The Power of Changing Your Self-Identity cover image

The Power of Changing Your Self-Identity

Ryan Hayden • September 27, 2022

behavior habits christian-life

In this post, I'm going to make a point about our Christian walk that applies to everybody. I think it's a powerful point. Unfortunately, I have to talk about diets and health food to get there. So if you can wade through a few paragraphs, I promise it will be worth it. I promise I'm not trying to get you to change your diet and this isn't a health-food flex.

Here we go...


Recently, because of all my son Noah is going through, we decided to put him on a gluten free diet. To be clear, this likely isn't doing anything. No doctor prescribed this. It was just something several friends with auto-immune issues said may help and so we decided to try it. It seems to be helping Noah, even if it's just a placebo effect.

Because I didn't want Noah doing it alone, I decided that I would do it to. And just like that, in an instant, I became "gluten-free."

Thousands of things I've eaten all my life were immediately off-limits: pizza, everything that comes out of a bakery, anything that comes in a Little Debby's box, fried chicken...the list goes on and on. Trips to restaurants just got a whole lot more complicated. Just about all fast food is off the table.

And it's not been bad. Gluten free pizza is kind of good. I've come to really enjoy my gluten free whole grain toast in the morning. Plenty of really good food doesn't have flour in it. (And to evidence this, I've only lost negative two pounds in the last two weeks.)

I've always made fun of gluten free. My mother has to eat gluten free for a health condition and my brother's and I teased her about it all the time and refused to eat anything that was gluten free. She was always saying "try this gluten free cake" and we wouldn't touch it. It seemed to us akin to the eating kale chips, drinking almond milk, or being a vegetarian. At best a legitimate allergy or food sensitivity, but just as often a weird hippy virtue signal.

But that was then and now is now.

Here is my point:

When you change your self-identity, your behaviors and interests follow suit.

For two weeks, I haven't even been tempted to eat something with gluten in it. Immediately, after I made that decision, after I became "gluten-free" a whole lot of things I used to enjoy just weren't for me. In an instant I changed a part of my identify to be "someone who doesn't eat gluten" and in an instant, my behavior's and desires changed.

It hasn't been hard. I don't lay awake at night pining for New York Style pizza or French baguettes. I drive down the road and places I used to love have no appeal now. Because that isn't who I am anymore. (At least for now.)

\<\/End Boring Health Talk>

Now, I don't want to to talk about diet here. I want to talk about being a Christian and living the Christian life. I believe there is a powerful analogy here to how we live, and it's in the Bible.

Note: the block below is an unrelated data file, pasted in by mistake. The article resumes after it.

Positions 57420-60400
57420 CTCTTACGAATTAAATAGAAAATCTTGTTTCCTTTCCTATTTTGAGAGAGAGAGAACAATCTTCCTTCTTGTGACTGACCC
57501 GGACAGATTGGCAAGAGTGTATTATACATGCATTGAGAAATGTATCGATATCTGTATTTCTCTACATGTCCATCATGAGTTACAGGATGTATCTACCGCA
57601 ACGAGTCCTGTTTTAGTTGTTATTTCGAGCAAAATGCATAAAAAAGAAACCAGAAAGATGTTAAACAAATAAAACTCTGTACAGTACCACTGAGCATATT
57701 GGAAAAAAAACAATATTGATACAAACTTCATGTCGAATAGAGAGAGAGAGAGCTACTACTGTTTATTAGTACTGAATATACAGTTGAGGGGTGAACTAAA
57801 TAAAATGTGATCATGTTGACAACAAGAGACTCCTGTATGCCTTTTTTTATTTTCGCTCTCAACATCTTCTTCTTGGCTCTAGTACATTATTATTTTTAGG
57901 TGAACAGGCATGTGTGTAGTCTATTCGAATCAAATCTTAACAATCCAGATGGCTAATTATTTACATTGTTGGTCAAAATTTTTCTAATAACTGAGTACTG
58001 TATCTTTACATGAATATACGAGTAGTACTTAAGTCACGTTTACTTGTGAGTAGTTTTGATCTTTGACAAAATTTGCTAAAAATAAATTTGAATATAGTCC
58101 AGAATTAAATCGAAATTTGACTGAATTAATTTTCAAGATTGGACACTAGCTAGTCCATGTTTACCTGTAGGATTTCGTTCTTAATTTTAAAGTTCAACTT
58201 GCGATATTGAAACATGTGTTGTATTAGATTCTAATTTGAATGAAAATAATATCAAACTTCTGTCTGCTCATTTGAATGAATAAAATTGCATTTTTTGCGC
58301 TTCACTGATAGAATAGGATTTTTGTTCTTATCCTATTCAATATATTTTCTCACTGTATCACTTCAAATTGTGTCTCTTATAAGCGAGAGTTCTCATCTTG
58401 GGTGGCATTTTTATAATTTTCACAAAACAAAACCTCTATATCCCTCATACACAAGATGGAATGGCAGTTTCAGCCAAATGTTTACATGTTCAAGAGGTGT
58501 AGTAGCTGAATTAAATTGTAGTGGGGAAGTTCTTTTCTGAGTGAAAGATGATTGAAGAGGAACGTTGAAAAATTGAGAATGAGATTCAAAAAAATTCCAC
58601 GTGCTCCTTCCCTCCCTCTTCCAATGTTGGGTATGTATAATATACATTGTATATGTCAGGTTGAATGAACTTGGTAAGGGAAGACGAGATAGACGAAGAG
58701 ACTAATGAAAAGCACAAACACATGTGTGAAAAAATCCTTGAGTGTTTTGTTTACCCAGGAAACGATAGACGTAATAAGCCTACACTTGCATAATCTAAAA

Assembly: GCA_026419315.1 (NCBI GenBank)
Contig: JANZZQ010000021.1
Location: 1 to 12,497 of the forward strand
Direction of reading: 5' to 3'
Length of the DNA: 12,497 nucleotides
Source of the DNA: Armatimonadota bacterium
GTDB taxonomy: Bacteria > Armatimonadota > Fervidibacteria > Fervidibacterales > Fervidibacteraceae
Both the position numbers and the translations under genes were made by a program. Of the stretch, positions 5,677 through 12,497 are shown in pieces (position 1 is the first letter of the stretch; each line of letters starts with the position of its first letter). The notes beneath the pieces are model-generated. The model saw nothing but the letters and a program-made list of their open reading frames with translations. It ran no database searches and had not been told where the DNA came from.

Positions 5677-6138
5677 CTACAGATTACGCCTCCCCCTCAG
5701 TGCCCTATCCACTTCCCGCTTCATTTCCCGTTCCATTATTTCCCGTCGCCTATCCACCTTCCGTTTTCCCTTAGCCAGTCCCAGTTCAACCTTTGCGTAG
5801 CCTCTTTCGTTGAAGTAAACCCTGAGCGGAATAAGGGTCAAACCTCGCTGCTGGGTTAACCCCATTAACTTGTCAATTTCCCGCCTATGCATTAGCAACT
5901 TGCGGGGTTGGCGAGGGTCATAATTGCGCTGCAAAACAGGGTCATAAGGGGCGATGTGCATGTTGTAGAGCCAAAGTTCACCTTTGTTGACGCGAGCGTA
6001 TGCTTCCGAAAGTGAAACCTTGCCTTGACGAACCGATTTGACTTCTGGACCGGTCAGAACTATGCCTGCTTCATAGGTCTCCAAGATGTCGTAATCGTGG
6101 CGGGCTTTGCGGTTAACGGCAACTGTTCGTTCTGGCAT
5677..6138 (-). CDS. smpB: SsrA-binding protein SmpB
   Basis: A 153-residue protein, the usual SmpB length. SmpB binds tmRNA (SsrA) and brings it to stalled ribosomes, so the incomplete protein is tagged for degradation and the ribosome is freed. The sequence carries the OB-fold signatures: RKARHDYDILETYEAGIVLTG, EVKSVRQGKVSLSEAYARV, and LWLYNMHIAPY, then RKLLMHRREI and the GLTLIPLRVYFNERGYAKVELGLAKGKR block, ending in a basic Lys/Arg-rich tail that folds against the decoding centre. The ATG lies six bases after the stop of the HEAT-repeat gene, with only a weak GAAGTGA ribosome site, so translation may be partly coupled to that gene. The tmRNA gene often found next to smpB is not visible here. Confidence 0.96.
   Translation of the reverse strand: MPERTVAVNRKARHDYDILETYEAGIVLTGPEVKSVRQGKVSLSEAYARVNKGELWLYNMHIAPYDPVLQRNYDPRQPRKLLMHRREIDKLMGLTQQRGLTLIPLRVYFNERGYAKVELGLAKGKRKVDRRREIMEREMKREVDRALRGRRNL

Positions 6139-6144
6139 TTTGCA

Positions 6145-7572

When we change our self-identity, our behavior and interests follows suit. Then, as we behave in a way that matches our new self-identity, it reinforces our new identity and makes it even easier to stay on that path. This is made really clear in James Clear's book Atomic Habits. (The image below is from James Clear)

At some point in my life, I convinced myself I was a writer. Then, because I was a writer, I wrote. After I wrote awhile, and people seemed to respond well to it, it reinforced that identity. Now there is lots of evidence (about 5,000 words a week worth) that I am, in fact, a writer. But it started by changing the way I view myself.

God wants us as Christians to be a holy people and set apart to Him (1 Peter 2:9). The Bible teaches that when we trust Christ we are born again and old things are passed away and all things become new. (2 Corinthians 5:17) We instantly go from being part of the rot of the world to being the salt that preserves it. We go from being the darkness to being the light. (Matthew 5:13-20)

Christians, in other words, get a massive identity change and our behavior and desires should follow that new identity. There should be lots of things you used to enjoy or used to desire where you simply say "that's not for me anymore, I'm a Christian now."

As you change your identity, you change your behavior. Your new behavior reinforces your identity and you grow in holiness.

It's like those weird balls you played with in PE class that had a tail. Your identity is the ball part. Your desires and behaviors are the tail. Wherever the ball is going, the tail is going to follow.

This isn't some new-age psychobabble - this is the core message of the New Testament regarding how we change our behavior.

Likewise reckon ye also yourselves to be dead indeed unto sin, but alive unto God through Jesus Christ our Lord. Romans 6:11
That ye put off concerning the former conversation the old man, which is corrupt according to the deceitful lusts; Ephesians 4:22
Lie not one to another, seeing that ye have put off the old man with his deeds; Colossians 3:9

When you change your identity. When you reckon yourselves dead to sin. When put on the new man. Then your behavior will follow that change like the tail follows the ball.

So, if you are struggling with some sin, a big part of overcoming that struggle is to change your identity. To change how you view yourself. You are not a drunk and alcoholic, you are a faithful Christian with a new heart. You are not addicted to porn, you are addicted to Christ.

Approach life with a new identity and walk through the grocery store of life like I do as someone who eats gluten free. A whole lot of aisles just aren't for you. That's ok - what is down those aisles is only pain, and there is tons of good stuff left for you.

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